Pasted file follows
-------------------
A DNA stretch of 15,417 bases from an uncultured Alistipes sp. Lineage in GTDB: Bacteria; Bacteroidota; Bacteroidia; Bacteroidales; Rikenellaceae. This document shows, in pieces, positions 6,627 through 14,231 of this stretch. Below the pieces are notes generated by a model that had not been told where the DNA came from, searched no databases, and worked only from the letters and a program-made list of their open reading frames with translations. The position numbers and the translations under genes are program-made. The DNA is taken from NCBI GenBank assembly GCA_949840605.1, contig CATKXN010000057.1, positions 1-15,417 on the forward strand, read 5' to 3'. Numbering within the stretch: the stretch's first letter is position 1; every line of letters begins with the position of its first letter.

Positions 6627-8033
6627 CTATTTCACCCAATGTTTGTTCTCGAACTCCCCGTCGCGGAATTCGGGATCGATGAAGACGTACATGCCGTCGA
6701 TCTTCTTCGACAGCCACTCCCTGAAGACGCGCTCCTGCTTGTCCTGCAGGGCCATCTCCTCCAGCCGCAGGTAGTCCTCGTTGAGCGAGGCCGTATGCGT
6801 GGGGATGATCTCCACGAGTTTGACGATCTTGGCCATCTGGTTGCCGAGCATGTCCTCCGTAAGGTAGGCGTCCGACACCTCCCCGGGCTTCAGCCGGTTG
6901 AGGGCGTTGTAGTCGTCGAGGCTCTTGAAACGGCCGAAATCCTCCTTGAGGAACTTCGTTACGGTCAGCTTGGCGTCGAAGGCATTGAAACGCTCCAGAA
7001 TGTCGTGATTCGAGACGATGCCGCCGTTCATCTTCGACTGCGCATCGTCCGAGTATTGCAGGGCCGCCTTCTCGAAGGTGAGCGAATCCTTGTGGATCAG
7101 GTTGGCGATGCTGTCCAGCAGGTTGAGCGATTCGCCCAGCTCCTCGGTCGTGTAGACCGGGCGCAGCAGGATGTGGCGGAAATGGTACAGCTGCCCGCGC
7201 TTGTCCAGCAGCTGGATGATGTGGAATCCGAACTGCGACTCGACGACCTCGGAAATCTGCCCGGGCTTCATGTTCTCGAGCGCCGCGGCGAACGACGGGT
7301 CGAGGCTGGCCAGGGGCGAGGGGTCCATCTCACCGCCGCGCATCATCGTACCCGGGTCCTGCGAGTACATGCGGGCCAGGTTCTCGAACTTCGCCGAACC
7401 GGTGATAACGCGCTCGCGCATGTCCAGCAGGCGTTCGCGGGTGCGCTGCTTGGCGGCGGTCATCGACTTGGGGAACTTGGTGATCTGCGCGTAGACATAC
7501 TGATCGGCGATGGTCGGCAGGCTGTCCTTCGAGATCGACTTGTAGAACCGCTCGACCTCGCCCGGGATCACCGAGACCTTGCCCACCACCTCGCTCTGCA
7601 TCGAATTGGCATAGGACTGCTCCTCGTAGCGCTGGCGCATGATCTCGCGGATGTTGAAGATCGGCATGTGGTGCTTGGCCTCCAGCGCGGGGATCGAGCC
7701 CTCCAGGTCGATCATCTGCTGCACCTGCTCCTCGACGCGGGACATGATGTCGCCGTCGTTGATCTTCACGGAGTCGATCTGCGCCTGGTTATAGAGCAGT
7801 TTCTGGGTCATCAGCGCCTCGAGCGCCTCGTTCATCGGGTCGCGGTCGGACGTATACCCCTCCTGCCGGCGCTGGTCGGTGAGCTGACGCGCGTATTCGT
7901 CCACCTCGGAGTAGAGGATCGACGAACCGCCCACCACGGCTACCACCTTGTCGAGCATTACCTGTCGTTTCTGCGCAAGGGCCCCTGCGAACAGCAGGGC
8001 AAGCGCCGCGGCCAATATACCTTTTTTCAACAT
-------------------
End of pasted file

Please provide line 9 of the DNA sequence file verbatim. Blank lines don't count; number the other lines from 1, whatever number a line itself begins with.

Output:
7201 TTGTCCAGCAGCTGGATGATGTGGAATCCGAACTGCGACTCGACGACCTCGGAAATCTGCCCGGGCTTCATGTTCTCGAGCGCCGCGGCGAACGACGGGT